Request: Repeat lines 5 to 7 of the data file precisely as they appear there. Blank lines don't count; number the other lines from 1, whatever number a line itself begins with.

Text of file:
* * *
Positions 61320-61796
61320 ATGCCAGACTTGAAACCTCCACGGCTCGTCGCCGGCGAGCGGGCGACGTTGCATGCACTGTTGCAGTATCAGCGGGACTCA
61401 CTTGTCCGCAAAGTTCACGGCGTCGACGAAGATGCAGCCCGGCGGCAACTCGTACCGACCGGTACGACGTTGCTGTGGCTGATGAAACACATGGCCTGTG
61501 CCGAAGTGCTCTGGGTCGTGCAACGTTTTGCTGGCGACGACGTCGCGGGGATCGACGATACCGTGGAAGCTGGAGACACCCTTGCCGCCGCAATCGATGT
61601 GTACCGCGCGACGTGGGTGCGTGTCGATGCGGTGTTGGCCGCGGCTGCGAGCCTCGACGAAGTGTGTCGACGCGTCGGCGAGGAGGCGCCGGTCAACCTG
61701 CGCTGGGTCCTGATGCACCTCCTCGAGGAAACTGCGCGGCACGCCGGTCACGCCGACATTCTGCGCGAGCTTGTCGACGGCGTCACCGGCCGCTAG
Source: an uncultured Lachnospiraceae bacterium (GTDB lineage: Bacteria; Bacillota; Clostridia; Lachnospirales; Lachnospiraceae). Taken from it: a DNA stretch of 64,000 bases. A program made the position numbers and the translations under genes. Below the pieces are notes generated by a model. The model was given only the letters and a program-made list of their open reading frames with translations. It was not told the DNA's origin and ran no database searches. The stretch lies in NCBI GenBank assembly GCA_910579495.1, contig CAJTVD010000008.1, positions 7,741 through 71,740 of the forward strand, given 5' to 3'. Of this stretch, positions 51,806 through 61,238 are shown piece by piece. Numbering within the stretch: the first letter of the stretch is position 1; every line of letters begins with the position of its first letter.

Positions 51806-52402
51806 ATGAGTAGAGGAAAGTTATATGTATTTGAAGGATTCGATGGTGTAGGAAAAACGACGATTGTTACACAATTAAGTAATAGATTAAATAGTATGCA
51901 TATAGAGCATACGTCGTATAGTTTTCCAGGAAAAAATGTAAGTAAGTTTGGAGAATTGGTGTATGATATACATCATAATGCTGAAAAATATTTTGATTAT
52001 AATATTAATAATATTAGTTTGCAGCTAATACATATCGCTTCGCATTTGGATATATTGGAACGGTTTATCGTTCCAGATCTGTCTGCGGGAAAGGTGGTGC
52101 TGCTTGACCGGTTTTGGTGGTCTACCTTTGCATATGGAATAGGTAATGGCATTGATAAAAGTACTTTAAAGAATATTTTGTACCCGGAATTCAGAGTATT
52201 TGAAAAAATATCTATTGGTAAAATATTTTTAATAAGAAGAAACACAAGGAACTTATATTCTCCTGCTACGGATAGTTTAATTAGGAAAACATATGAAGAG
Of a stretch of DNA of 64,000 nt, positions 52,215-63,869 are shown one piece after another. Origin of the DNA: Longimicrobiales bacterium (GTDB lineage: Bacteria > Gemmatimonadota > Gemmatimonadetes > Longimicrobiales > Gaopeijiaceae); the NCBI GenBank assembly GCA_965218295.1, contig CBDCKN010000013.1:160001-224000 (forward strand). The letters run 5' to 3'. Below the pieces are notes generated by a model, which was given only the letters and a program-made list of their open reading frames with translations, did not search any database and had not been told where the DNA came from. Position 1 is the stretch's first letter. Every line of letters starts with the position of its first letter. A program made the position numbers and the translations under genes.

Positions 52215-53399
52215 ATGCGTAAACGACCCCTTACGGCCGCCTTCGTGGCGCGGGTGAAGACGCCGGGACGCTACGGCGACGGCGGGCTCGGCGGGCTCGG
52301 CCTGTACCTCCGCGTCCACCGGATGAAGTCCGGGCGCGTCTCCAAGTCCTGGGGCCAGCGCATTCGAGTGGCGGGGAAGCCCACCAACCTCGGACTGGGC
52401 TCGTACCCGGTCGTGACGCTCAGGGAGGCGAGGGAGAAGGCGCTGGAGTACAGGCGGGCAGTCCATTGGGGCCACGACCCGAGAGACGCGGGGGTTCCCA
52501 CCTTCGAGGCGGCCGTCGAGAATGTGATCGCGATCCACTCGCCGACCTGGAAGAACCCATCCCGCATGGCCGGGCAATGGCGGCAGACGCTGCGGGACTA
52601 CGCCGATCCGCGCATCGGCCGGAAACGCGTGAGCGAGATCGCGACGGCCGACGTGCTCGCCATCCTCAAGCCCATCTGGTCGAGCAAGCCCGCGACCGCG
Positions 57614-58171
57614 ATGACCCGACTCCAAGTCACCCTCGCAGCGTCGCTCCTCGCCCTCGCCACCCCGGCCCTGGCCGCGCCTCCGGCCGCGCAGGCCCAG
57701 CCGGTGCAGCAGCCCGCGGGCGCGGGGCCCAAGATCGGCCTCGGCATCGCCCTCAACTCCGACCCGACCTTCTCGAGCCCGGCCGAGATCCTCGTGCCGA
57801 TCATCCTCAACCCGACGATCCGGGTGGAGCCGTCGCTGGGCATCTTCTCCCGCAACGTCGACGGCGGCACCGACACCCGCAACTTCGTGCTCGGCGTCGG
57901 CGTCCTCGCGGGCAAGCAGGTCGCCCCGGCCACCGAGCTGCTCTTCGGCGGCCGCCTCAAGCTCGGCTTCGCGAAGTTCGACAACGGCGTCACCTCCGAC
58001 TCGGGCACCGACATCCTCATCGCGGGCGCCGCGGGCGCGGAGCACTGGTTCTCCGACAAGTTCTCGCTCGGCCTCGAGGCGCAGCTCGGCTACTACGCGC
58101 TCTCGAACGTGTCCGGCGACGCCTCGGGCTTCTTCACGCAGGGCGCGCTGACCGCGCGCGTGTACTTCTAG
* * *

61601 GTACCGCGCGACGTGGGTGCGTGTCGATGCGGTGTTGGCCGCGGCTGCGAGCCTCGACGAAGTGTGTCGACGCGTCGGCGAGGAGGCGCCGGTCAACCTG
61701 CGCTGGGTCCTGATGCACCTCCTCGAGGAAACTGCGCGGCACGCCGGTCACGCCGACATTCTGCGCGAGCTTGTCGACGGCGTCACCGGCCGCTAG
Source: an uncultured Lachnospiraceae bacterium (GTDB lineage: Bacteria; Bacillota; Clostridia; Lachnospirales; Lachnospiraceae). Taken from it: a DNA stretch of 64,000 bases. A program made the position numbers and the translations under genes. Below the pieces are notes generated by a model. The model was given only the letters and a program-made list of their open reading frames with translations. It was not told the DNA's origin and ran no database searches. The stretch lies in NCBI GenBank assembly GCA_910579495.1, contig CAJTVD010000008.1, positions 7,741 through 71,740 of the forward strand, given 5' to 3'. Of this stretch, positions 51,806 through 61,238 are shown piece by piece. Numbering within the stretch: the first letter of the stretch is position 1; every line of letters begins with the position of its first letter.